Bill Parrott |

Should you watch CNBC?   CNBC is a great resource for picking up news nuggets for what’s happening around the world.   It’s a combination of 60 Minutes, ESPN and Jerry Springer.  While I’m at work I have it on in the background but I listen to it with a heavy set of filters.

CNBC is a news channel with anchors jumping from story to story in rapid fire session giving the viewer a constant account of the global markets.   The best (worst?) part of CNBC is when their guests square off and battle over the market, the economy or a stock pick.  The opposing parties attack each other and talk over each other while trying to convince the audience their opinion is right.  

On any giving day you may hear hundreds of stock recommendations.   These recommendations are not selected for you but for the general population.  The producers of the show don’t care if you buy Twitter at the bottom or sell Amazon at the top.  They want you to watch their show so they can sell more advertising for their parent company NBC Universal. 

It’s rare to hear an anchor or commentator tell you to purchase low cost index funds based on your personal financial plan and hold it forever.  The buy and hold index investor gets little love from CNBC.  The active trading hedge fund manager sells more advertising than a buy and hold passive index fund manager.   Does this make sense?  According to S&P’s SPIVA® U.S. Scorecard over a ten-year investment time horizon 82% of large-cap fund managers, 87% of mid-cap fund managers and 88% of small-cap fund managers underperformed their corresponding benchmark.[1]   The benchmark is usually a low cost index fund that you can purchase.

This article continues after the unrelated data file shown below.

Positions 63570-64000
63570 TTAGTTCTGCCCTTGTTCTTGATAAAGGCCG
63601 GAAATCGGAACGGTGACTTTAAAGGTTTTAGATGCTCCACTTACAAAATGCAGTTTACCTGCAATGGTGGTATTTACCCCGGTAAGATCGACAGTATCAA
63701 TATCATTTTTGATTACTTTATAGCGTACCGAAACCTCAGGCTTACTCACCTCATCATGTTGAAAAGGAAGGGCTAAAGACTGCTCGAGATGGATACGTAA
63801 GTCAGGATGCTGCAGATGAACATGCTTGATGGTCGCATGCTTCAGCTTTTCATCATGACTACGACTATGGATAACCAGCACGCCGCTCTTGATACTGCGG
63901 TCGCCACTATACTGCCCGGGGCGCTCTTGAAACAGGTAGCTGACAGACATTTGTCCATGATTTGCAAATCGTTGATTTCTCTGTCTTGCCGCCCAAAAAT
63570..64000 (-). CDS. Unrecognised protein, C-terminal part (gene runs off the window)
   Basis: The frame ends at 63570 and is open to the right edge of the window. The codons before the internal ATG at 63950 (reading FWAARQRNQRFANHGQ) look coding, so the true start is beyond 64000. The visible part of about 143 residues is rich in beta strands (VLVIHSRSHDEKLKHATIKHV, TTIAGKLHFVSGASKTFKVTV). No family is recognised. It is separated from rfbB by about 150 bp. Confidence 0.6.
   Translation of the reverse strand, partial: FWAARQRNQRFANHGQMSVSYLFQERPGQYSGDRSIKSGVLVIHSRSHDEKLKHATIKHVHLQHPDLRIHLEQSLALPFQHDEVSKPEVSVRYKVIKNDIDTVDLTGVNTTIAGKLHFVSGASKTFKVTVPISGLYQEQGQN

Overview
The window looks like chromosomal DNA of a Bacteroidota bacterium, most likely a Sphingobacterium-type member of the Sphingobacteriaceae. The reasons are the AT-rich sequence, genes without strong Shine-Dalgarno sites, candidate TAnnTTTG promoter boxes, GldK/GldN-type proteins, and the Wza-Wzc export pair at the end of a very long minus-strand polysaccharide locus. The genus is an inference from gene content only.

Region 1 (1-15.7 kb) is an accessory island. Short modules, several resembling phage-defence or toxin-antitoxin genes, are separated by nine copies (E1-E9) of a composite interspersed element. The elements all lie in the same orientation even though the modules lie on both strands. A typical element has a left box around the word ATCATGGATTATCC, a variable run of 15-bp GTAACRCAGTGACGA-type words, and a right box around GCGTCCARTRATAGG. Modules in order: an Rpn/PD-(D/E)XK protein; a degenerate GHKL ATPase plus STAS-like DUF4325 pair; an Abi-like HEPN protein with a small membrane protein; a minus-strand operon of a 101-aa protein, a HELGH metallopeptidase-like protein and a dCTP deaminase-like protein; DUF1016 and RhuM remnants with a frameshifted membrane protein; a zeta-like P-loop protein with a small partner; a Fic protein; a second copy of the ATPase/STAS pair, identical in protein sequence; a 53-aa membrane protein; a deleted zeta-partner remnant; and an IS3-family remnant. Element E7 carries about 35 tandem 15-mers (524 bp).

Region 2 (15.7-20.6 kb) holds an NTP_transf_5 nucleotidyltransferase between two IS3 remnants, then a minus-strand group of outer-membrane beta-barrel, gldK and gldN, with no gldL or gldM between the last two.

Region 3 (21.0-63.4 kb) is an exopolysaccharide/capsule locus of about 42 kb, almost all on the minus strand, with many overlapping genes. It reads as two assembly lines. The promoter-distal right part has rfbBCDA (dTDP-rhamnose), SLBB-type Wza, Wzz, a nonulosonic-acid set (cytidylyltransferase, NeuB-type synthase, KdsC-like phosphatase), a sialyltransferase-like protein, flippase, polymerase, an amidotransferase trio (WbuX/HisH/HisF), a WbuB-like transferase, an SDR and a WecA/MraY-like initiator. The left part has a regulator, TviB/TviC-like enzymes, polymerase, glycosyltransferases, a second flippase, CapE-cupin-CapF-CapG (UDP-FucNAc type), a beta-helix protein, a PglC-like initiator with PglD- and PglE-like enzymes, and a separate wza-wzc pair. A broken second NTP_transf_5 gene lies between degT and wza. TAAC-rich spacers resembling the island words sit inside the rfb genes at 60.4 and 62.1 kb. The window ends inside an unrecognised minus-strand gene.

News travels faster than you can trade.   By the time you hear the news about your favorite stock the market has already reacted.  It’s impossible for you to enter an order fast enough so don’t bother.   The best thing for you to do when your stock is mentioned is nothing.   If your stock is mentioned take some time to review the headline and then do your own homework before you react.  

Don’t buy a stock just because it’s highlighted on CNBC.   The people on CNBC know nothing about your personal financial situation so if you feel compelled to act on their advice it’s best to count to ten and then call your advisor who is familiar with your investment portfolio.  

Fear sells and down markets make big headlines.   When the market is going down, which is normal, panic mode sets in and the anchors want to know if this is the beginning of the end.   Market drops appear to pick up steam as a result of the broadcasts.   I’ve yet to see a fire put out with kerosene.   

CNBC can be a valuable tool if used correctly.    It’s a news channel so use it accordingly and always default to your financial plan.  Do not make any rash decisions because BUY, BUY BUY is usually replaced with SELL, SELL, SELL.

Where there is no vision, the people are unrestrained, but happy is he who keeps the law. ~ Proverbs 29:18

Bill Parrott is the President and CEO of Parrott Wealth Management, LLC.  www.

August 10, 2016

[1] 2015 SPIVA® U.S. Scorecard, S&P Dow Jones Indices,  Aye M. Soe, CFA, Senior Director, contributor.